Updating a cookie cutter house to a custom stylish home usually means combining large projects (like entry renovations and updating cabinets) with smaller details like choosing the right paint color and window treatments. Jill has put a lot of work into her home (remember her range hood and trimmed arched windows?) , and this latest project is simple but has such impact on the room! Half of the windows in her home had grids (mullions) — but the other half did not. So Jill came up with a great way to make her own window mullions, inexpensively, so that every window has the same grid look!
Read all about it from Jill:
How to Build and Install Custom Window Mullions
by Jill from The Rozy Home
Hi everyone! It’s Jill from The Rozy Home. I have worked for almost 5 years (yes, 5 long years) to make our house our forever home. My most recent project is one of my favorites to date. You see, I’ve got an AMAZING view. It is just spectacular – during the day. But at night, when the view disappears, I’m left with two huge, boring windows in my dining room. I haven’t been 100% happy with the windows in my dining room for a while now, but I never knew what it was. And then I had my ah ha moment. I realized that what bothered me is that every window on the front of the house (even the little windows) have grids but every window on the back and side did not. At first I thought the builder did this because he wanted to enjoy the view. The more I thought about it, though, the more I realized he did it to be cheap. I think that if he really wanted to enjoy the view, he would have picked windows without huge dividers going through them.
With this in mind I decided to add my own window grids. I will be honest with you – I didn’t know where to start. Naturally I took to the internet and was so disappointed by what I found. I found tutorials that either were too complicated or looked really, really cheap. So I did what I normally do with projects – drank coffee and just thought on it. I walked around the house and looked at the windows with grids. Then I realized the grids were simply made up on two vertical pieces and 6 horizontal pieces. With that bit of knowledge I headed to Home Depot to find the perfect trim.
While at HD I looked at a ton of trim. I thought about wood. The only problem is that the pieces on the front are not wood so they wouldn’t match. After a bit of searching I came up with these:
Not only were they the right width, but at $2.38 for 8 feet, they were the right price. My windows are 32 inches wide and 72 inches tall and there are 4 total so decided I needed 16 pieces (which, by the way, was too much. Turns out I only needed 12 pieces). (Update: I later traded for this trim, which is just a hair thinner, so that my mullions didn’t rub on the window when I opened it.)
When I got home the first thing I did was decide how wide apart I wanted the vertical pieces. I decided on two vertical pieces that were spaced about 10 1/4 inches apart. Next I decided how many horizontal pieces I wanted. For that, I opted for three rows. Having figured that out, I measured the length from the top of the window to the bottom (just the glass part). I made those cuts and attached them to the window with double sided tape. This allowed me to accurately measure the length of the horizontal pieces. After figuring that out, I went and cut 48 (yes 48!) horizontal pieces and the remaining vertical pieces.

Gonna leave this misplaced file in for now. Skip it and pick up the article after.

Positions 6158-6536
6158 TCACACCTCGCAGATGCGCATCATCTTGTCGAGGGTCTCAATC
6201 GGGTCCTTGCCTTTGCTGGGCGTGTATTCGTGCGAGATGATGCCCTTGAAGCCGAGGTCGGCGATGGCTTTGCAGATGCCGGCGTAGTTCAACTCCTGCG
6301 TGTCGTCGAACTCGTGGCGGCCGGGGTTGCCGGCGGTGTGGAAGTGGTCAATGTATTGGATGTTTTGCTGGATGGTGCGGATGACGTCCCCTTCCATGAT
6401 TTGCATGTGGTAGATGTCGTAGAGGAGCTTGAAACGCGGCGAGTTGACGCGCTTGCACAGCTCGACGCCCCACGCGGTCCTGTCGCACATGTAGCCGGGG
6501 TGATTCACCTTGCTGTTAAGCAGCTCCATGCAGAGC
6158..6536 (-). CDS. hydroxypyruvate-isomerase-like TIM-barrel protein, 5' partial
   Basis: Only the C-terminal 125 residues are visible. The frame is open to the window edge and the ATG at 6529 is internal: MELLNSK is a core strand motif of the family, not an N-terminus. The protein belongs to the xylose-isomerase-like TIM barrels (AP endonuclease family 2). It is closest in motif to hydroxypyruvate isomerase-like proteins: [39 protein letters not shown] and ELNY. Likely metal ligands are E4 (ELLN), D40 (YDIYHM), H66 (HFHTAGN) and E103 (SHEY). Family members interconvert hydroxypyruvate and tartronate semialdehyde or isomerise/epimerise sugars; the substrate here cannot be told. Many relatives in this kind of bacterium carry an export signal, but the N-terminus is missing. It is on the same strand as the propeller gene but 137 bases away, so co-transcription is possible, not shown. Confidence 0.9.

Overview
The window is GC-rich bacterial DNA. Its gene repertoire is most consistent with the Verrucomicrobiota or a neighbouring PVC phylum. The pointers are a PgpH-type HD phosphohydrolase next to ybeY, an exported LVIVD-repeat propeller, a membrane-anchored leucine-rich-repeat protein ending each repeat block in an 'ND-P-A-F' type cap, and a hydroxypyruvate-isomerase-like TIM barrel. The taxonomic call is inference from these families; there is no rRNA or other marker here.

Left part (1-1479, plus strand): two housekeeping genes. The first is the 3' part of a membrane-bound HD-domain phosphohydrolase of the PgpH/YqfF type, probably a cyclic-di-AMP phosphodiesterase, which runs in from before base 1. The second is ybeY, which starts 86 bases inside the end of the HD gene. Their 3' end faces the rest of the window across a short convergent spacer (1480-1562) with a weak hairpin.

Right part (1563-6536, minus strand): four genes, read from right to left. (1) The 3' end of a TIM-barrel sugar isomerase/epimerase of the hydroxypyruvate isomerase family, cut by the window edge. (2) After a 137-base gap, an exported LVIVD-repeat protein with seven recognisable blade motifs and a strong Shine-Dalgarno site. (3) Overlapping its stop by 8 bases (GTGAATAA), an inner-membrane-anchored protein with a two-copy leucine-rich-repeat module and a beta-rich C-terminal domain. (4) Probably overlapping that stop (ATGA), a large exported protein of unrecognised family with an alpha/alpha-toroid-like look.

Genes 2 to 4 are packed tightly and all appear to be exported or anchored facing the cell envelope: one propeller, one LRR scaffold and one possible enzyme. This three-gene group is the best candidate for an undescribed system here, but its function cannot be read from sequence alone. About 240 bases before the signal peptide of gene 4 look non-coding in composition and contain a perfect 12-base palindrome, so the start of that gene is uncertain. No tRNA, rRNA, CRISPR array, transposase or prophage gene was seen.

After cutting the pieces, I took them out in the garage and spray painted the back. This wasn’t really necessary because no one will see the back of them, but I decided to “do it right.”
Here’s the thing about spray painting poly – it takes at least three coats to cover it. I used Rustoleum 2X and it still took 3 coats.
After deciding how far apart I wanted each grid, I measured from the bottom of the grid up and marked the spot. I wanted mine spaced 8 1/2 inches apart, so I measured 8 1/2 inches from the bottom and marked it across the entire piece. It’s really helpful to place a horizontal stile at the bottom between the vertical stiles. This helps ensure your measurements are equal.
Next, I took out the handy dandy hot glue gun and put hot glue on the end of the horizontal stile and attached it to the vertical stile. Then I did the same thing on the other end (attaching it to the other vertical stile). It’s easier to start with the center horizontal stiles first. It will make the overall structure more stable.
Repeat the steps on the left and right sides. Allow the grids to sit for about 15 minutes.
To attach the grids to the windows, I purchased double-sided/mounting tape from Ace. I placed one piece on the back of the top of each vertical stile. On a few I attached them to the outside horizontal stiles. They stick really, really well and if they wear out they are super cheap (and easy) to replace.
So there you have it! With a little bit of time and patience, you can give your windows a more custom look.
The total cost of the project (including the paint) was $35 which breaks down to around $9 a window. Not a bad way to add some character to boring windows. 🙂
Thank you for sharing with us, Jill! A budget-friendly and easy update!
And this wraps up our holiday guest series! But never fear, we always have more great tips, inspiration,and tutorials for you.
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More window DIYs you should try:
Make a faux transom (In My Own Style)